The ‘Art of Creativity’ exhibition at Red Bluff | Corning Observer
A wide range of art forms will be featured in the Main Event Gallery’s exhibit, “The Art Of Creativity,” October 1-30. A reception for the many participating artists will be held from 5:30 p.m. to 8 p.m. on Friday, October 1, at the Gallery, 710 Main St., Red Bluff, with an open theme, the art will be left to what can be imagined by artists.
Airbrushed murals by artist Carl Avery can be seen on the walls of many public buildings in the Northern State. But this is only a small part of his artistic achievements.
âI’ve always drawn since I was a little kid,â he said. “It was a part of me and just something I did. I was fascinated that I could draw anything.”
Avery’s high school teachers recognized his talent and gave him the freedom to study different styles of art and artwork. His drawings evolved into paintings. When he was 13, his father bought him an airbrush which allowed him to explore other media such as car paints and enamels.
“My dad told me to train with it because someday I would make money and it would be my job.” said Avery. “And he was right.”
Avery started his own business while still in high school, painting buildings, cars and motorcycles. He later opened his own store in Cottonwood.
He uses digital art to compose his murals.
âI scribble all over the building to find reference lines. Then overlay my digital design over a photo of it on the computer and create a scale grid, which I use as a reference for airbrushing the art on the wall, âAvery said.
Of American origin, he also paints works of art reflecting his culture.
His prints are available on his website at www.carlaverystudios.com.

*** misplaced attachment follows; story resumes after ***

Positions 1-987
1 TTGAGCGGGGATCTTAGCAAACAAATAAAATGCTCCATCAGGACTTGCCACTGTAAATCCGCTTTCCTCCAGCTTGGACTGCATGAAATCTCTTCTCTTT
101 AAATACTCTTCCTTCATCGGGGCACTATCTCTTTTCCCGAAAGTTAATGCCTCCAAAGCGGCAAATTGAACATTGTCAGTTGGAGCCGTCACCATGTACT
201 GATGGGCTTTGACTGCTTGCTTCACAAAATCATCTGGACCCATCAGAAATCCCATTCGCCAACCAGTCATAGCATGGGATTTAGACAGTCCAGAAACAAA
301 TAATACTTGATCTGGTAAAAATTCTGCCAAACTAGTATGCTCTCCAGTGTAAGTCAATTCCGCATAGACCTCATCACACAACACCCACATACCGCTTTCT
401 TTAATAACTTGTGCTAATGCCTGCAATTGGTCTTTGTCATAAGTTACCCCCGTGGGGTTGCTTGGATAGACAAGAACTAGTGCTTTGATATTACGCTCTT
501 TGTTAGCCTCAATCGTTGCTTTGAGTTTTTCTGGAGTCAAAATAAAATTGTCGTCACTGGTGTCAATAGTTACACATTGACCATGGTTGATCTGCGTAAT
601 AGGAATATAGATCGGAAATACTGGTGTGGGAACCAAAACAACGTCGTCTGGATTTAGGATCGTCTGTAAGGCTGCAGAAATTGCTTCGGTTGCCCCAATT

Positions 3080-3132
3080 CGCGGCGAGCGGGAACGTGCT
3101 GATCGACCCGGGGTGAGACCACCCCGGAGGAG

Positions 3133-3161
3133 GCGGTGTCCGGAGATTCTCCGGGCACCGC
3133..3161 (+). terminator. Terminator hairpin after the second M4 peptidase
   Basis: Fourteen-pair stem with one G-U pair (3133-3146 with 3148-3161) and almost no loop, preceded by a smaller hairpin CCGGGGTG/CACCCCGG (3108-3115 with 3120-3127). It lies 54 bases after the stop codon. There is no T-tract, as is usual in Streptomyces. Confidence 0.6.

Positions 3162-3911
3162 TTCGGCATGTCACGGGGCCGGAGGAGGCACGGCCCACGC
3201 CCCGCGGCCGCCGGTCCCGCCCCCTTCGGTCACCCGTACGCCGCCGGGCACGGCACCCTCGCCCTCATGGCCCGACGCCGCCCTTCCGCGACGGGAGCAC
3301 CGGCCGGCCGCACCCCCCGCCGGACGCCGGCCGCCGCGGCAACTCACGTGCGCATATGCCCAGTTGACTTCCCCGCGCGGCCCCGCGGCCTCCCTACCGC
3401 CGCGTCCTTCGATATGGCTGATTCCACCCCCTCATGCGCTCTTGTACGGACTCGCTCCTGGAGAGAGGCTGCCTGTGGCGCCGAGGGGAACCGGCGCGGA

Fiber artist Natalie Caldwell learned to embroider from her mother and quilt from her grandmother when she was in first grade and has spent the past 40 years creating her own quilts. She always had a flair for design and architecture.
Her quilts range from traditional patterns to animals and scenic subjects. She looks for things that inspire her.
âI tend to go for bright, cheerful colors,â she said. âI make quilts because it brings me joy in my life.â
Caldwell moved to Red Bluff after his house burned down in the Paradise Fire. She was only able to save three of her quilts and had to start all over again, buying new fabrics and new machines to continue her craft.
Getting involved in the Red Bluff Quilters Guild has opened up a whole new life for Caldwell. She is now vice president of the Guild and teaches sewing classes at home, making quilts and other fabric items.
âMy whole life has blossomed in this wonderful quilting and sewing wonder,â she said. “I love that you can express your uniqueness in your quilts by choosing fabrics, textures and colors. Each quilt is different because it is a personal expression.”
Sculptor Jay Murphy, a well-known Gallery exhibitor, will showcase some of his imaginative abstract pieces, which he describes as concept paintings made on flat clay slabs, placed in specialized frames, and are wall sculptures. They can also be displayed on pedestals or easels.
The exhibition is sponsored by the Tehama County Arts Council. The opening hours of the gallery are 11 a.m. to 5 p.m., Thursday, Friday and Saturday. For more information, send an email to [email protected], or www.tehamaarts.org.